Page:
Caribbean poet and Nobel laureate Derek Walcott passes away at 87
Derek Walcott's best-known work is his epic poem Omeros, published in 1990 and freely inspired by Homer's Iliad and Odyssey.
Poet, playwright and Nobel laureate Derek Walcott died Friday after a long illness at his home on the Caribbean island of St Lucia, his publisher said. He was 87.
"Derek Walcott passed away this morning," said a statement emailed by Farrar, Straus and Giroux.
"He had been battling an illness for some time."
Born on St Lucia on January 23, 1930, Walcott started writing as a young child, encouraged by his teachers, and published his first collection of poems in his late teens.
After studying in Jamaica he moved to Trinidad, where he worked as an arts critic and in 1959 set up the Trinidad Theatre Workshop, which produced a number of his plays.
He leapt to prominence in the literary world with the 1962 publication of In a Green Night, which brought together poems he wrote between 1948 and 1960.
He went on to become hugely prolific, publishing around 20 books of poetry and dozens of plays, with recurring themes including the Caribbean and its turbulent history, colonialism and post-colonialism.
His best-known work is his epic poem Omeros, published in 1990 and freely inspired by Homer's Iliad and Odyssey.
Walcott won the Nobel Prize in Literature in 1992 "for a poetic oeuvre of great luminosity, sustained by a historical vision, the outcome of a multicultural commitment," the committee said.
Even then he remained relatively little known, even if fellow writers had long recognized his talent.
"He has a better command of the English language than any living English writer," said British poet and novelist Robert Graves.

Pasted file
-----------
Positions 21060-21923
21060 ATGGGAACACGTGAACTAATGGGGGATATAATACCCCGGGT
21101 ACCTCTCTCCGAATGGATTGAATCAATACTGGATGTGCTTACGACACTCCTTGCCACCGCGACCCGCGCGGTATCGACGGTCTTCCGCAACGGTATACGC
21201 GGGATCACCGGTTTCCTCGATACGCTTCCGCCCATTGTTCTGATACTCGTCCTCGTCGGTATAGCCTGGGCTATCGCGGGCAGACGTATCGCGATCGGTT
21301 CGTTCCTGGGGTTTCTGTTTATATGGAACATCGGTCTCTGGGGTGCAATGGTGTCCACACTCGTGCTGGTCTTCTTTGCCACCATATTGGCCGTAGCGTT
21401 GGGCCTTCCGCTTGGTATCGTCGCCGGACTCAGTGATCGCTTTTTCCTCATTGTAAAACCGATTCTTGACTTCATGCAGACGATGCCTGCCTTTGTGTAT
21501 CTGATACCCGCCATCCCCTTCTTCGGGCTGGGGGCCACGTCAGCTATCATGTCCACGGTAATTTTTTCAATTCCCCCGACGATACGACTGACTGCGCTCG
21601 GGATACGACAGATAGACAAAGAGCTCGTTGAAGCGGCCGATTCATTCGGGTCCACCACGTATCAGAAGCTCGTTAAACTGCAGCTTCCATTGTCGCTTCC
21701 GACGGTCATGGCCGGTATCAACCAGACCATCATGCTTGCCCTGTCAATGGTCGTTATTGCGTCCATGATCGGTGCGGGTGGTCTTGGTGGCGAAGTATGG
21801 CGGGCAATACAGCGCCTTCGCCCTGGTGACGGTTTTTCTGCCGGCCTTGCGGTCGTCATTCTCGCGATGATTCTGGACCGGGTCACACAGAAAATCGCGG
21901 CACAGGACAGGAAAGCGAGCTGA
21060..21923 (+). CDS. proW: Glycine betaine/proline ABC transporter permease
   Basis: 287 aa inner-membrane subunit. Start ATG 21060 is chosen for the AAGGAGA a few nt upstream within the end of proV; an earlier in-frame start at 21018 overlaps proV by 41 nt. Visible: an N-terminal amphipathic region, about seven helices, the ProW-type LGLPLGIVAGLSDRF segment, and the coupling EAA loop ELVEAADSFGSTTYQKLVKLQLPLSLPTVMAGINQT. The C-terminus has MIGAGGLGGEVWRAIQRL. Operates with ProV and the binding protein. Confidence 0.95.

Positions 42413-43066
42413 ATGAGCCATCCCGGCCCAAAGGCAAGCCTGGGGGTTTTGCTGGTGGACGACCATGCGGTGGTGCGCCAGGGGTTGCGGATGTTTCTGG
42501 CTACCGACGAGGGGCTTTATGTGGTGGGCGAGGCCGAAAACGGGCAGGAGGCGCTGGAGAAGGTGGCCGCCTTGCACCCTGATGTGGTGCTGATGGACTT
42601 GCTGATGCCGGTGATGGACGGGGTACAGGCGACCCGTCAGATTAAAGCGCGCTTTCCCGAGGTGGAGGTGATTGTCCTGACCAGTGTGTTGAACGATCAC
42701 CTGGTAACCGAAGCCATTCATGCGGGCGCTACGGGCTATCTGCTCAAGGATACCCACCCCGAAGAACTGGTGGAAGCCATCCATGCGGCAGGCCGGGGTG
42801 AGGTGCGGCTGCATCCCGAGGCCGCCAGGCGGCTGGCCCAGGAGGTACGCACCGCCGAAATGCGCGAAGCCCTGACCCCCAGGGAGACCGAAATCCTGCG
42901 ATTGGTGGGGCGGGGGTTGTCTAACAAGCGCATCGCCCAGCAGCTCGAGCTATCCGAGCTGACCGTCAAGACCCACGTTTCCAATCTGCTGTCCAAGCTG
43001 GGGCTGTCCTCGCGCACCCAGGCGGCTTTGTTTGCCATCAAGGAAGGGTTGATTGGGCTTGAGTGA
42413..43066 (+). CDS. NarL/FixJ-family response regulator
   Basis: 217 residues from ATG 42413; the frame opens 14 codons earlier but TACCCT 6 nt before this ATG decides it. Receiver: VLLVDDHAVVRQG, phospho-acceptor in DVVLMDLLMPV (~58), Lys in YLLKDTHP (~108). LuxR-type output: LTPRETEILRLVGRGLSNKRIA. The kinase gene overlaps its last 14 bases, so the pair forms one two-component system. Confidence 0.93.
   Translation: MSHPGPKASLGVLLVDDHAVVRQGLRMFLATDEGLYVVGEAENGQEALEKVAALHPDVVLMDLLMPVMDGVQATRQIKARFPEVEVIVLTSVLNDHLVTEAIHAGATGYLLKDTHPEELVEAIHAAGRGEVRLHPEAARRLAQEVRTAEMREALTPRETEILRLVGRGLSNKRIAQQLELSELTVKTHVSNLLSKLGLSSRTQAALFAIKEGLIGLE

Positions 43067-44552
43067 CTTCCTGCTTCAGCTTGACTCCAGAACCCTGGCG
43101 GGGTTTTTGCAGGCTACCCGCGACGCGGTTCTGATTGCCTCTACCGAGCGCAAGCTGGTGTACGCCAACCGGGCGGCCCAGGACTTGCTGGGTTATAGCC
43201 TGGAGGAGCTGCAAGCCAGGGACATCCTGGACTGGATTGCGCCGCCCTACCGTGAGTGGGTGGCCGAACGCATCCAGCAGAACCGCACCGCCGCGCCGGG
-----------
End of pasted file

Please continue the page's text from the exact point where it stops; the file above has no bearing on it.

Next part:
Walcott himself never published in a novel during his career, which spanned nearly seven decades.
"Towards my twentieth year, I wrote the worst novel that could be written, and it was a blessing to lose the manuscript," he told France's Le Figaro newspaper, shortly after his Nobel win was announced.
Walcott's father died when he was very young and in a BBC interview in 1992 he recalled showing his first poems to his mother, a schoolteacher, who liked to recite verse around the house.
Walcott, a thrice-divorced father of three, enjoyed reciting his poems in his deep timbre.
In 2009, Walcott withdrew from the race to become Oxford University's poetry professor after 200 academics were reportedly sent a dossier detailing a sexual harassment claim against him in 1982.
The poet told London's Evening Standard newspaper he did not want to be part of the race "if it has degenerated into a low and degrading attempt at character assassination."
St Lucia, which is home to fewer than 200,000 inhabitants, has produced two Nobel laureates, the other being Arthur Lewis, who won the prize for economics in 1979 and died in 1991.
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The Swedish Academy said the award was in recognition of his “uncompromising and compassionate penetration of the effects of colonialism and the fate of the refugee in the gulf between cultures and continents”